By Dr David Whitehouse
BBC News Online science editor
Astronomers have seen a trail of black holes scattered across space formed by a titanic collision between galaxies.
They were detected in the NGC 4261elliptical galaxy observed by the orbiting Chandra X-ray telescope.
X-rays reveal black holes scattered around the galaxy
The holes are all that remains of streams of stars thrown out into space after two spiral galaxies crashed into each other a few billion years ago.
The new data support the theory that large, almost featureless, elliptical galaxies are formed in spiral mergers.
NGC 4261 is about 100 million light-years away from our Solar System.
The origin of elliptical galaxies has long been a subject of intense debate among astronomers.
Computer simulations support the idea that they are produced by collisions between spiral galaxies. And optical evidence of streams of stars ripped away by gravity from these impacts has been interpreted as evidence for the theory.
Now, Chandra's X-ray observations, which can only be made above the Earth's atmosphere, provide further proof.
"This discovery shows that X-ray observations may be the best way to identify the ancient remains of mergers between galaxies," says Lars Hernquist, of the Harvard-Smithsonian Center for Astrophysics (CFA) in Cambridge, Massachusetts.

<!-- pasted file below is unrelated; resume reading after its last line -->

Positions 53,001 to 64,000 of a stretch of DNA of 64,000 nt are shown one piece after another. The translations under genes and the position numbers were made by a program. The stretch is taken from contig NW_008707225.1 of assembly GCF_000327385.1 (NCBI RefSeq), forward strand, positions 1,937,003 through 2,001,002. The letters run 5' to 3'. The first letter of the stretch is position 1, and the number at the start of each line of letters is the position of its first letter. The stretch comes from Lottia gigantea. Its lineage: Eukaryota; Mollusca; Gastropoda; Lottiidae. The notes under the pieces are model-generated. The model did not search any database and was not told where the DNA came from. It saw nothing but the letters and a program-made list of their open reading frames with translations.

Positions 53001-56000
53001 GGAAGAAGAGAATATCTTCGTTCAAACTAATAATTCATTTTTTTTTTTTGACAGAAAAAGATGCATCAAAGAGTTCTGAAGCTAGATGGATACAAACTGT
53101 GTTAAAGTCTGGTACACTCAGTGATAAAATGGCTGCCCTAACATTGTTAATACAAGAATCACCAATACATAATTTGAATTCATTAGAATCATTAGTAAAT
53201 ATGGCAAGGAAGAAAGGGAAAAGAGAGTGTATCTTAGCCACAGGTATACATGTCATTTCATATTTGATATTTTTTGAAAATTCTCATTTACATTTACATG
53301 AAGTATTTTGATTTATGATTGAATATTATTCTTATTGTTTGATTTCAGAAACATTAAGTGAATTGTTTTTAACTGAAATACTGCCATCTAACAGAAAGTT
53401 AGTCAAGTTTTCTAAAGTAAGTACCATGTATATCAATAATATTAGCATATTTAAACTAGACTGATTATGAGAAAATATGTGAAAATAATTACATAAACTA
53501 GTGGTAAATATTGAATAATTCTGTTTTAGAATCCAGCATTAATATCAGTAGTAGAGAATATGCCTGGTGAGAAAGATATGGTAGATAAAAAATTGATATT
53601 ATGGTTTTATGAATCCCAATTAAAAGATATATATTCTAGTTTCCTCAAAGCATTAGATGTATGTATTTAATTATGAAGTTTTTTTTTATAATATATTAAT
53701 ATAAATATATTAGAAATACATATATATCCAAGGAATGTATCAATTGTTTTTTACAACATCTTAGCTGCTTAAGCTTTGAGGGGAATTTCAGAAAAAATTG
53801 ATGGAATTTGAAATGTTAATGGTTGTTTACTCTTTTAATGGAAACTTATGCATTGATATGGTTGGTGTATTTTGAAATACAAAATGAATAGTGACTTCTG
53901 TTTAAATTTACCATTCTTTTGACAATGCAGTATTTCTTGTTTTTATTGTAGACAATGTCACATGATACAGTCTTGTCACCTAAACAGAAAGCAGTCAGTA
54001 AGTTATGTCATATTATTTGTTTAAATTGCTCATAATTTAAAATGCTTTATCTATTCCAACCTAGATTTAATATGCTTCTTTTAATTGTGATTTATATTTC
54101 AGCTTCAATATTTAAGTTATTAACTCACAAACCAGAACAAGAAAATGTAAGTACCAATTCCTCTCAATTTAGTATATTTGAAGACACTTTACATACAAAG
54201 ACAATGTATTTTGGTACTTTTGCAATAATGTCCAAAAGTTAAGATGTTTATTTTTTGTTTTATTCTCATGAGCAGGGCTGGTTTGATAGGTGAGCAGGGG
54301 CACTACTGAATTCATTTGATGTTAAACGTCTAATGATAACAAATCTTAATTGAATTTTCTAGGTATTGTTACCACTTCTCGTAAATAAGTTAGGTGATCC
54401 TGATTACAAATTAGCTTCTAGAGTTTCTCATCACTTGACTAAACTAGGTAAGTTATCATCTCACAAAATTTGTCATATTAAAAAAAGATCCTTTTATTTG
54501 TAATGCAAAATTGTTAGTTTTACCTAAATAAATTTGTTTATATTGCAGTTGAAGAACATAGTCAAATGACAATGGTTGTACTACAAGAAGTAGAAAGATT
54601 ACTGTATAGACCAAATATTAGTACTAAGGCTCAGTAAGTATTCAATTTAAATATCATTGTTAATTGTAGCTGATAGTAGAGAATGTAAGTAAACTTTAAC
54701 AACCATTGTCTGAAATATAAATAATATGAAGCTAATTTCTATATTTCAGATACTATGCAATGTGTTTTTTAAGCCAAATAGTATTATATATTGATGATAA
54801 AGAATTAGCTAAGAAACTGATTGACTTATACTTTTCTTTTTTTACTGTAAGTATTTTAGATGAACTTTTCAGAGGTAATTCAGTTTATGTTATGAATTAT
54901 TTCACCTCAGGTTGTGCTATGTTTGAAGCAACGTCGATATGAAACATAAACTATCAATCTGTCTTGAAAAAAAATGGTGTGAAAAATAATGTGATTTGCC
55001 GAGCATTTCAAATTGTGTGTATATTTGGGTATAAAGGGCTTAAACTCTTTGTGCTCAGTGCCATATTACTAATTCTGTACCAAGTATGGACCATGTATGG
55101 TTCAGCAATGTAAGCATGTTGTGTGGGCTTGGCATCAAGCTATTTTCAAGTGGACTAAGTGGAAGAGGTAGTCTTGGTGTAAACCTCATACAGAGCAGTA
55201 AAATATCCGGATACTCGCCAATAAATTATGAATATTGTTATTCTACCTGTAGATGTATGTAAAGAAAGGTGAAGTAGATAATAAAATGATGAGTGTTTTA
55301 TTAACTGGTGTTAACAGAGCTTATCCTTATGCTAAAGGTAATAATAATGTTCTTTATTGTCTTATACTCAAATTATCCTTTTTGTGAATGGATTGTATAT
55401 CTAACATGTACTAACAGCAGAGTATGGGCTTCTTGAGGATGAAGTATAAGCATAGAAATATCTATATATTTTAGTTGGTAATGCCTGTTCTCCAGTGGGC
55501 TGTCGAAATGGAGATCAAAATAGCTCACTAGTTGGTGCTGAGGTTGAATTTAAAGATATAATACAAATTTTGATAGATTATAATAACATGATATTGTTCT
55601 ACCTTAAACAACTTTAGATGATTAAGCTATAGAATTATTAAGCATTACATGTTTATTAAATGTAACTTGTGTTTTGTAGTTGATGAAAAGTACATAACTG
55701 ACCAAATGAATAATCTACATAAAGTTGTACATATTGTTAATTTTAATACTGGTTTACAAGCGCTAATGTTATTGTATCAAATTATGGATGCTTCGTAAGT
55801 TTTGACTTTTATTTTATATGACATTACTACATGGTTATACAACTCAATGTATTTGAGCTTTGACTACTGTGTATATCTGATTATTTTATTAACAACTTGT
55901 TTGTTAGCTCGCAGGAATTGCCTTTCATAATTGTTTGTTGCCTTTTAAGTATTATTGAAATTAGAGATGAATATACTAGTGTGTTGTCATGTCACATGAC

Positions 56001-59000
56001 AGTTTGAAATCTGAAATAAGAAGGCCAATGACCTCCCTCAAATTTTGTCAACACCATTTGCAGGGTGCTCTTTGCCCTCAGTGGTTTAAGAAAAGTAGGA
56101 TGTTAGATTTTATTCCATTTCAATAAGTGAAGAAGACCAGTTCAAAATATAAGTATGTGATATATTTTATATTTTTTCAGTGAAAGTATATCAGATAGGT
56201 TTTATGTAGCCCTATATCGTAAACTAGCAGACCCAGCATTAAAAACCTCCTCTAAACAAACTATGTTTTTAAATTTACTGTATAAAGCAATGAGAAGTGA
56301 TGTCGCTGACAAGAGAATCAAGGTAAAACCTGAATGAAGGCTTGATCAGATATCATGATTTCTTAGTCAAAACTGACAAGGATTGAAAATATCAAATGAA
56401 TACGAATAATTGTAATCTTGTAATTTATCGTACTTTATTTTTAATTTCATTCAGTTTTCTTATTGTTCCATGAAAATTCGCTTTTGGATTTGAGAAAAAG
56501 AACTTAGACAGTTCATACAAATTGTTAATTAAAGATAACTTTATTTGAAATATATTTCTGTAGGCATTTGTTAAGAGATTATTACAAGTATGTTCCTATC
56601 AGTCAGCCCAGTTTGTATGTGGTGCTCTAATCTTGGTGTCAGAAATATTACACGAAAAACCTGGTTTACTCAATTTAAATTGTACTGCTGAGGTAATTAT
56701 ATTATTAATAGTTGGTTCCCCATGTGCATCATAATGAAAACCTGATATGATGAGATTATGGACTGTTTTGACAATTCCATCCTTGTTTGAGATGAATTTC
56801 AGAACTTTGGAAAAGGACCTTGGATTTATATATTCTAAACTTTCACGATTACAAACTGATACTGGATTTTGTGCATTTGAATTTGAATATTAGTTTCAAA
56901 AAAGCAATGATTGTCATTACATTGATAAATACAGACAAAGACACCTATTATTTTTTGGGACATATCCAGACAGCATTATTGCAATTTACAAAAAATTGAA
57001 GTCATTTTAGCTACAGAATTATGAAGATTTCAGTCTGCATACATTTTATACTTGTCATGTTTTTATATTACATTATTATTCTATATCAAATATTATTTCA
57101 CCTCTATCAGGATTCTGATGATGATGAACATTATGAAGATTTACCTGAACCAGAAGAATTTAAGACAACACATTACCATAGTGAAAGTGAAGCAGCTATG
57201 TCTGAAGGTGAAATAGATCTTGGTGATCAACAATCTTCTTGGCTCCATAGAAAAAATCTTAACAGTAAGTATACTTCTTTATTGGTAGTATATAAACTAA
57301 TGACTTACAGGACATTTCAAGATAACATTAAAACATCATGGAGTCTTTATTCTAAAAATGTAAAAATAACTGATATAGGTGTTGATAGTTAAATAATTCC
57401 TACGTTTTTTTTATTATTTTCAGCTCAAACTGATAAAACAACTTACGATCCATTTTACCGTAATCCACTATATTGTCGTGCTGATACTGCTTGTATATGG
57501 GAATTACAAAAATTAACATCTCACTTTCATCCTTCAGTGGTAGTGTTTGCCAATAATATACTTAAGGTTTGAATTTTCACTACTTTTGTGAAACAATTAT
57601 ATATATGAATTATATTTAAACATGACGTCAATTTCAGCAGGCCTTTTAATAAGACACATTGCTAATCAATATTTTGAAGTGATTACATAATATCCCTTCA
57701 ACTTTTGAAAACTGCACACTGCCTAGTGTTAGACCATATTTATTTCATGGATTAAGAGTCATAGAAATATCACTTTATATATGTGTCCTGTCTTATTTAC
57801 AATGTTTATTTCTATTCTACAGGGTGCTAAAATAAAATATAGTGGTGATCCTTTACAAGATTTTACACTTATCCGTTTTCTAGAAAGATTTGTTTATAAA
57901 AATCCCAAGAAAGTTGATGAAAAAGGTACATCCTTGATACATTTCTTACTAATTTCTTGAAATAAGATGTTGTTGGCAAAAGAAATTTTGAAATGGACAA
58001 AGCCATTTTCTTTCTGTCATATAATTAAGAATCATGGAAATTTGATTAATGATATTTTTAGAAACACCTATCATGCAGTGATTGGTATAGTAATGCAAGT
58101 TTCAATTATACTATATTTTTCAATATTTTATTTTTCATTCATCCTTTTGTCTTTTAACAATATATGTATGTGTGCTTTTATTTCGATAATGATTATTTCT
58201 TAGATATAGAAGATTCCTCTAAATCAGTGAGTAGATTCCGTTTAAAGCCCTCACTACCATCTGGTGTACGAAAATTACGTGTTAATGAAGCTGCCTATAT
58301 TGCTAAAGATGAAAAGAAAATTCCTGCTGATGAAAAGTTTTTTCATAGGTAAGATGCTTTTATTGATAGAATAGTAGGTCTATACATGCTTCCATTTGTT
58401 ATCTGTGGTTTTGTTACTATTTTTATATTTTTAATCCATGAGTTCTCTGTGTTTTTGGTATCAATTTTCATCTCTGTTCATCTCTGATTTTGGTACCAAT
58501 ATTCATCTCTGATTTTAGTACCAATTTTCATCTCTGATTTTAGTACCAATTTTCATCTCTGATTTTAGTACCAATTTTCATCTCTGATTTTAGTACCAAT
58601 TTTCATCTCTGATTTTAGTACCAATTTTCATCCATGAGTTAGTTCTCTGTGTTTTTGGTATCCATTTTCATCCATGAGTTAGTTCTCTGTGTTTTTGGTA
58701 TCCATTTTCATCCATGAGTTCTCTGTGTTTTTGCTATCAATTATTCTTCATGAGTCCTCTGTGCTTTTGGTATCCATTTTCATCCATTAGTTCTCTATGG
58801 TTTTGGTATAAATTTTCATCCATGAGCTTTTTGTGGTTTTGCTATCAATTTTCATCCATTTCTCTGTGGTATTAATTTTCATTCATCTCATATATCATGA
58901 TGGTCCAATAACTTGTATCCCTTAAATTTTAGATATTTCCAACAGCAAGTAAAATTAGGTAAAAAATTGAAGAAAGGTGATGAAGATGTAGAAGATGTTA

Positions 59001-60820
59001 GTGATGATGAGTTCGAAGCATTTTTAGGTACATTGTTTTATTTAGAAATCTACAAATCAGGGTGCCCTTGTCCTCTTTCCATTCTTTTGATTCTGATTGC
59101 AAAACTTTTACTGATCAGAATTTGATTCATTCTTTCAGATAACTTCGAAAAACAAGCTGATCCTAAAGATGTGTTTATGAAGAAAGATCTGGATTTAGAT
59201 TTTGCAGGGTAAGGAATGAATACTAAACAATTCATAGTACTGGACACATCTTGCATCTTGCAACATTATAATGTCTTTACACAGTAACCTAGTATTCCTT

"It could be a significant tool for probing the origin of elliptical galaxies."
Andreas Zezas, also of the CFA, says: "From the optical and radio images, we knew something unusual was going on in the nucleus of this galaxy, but the real surprise turned out to be on the outer edges of the galaxy.
"Dozens of black holes and neutron stars were strung out across space like beads on a necklace."
The spectacular structure is thought to represent the aftermath of the destruction of a smaller galaxy that was pulled apart by gravitational tidal forces as it fell into NGC 4261.
As the doomed galaxy fell into the larger one, streams of gas were pulled out into long tidal tails.
As these tidal trails fell on to the larger galaxy, shock waves triggered the formation of large numbers of massive stars, which over the course of a few million years evolved into neutron stars or black holes.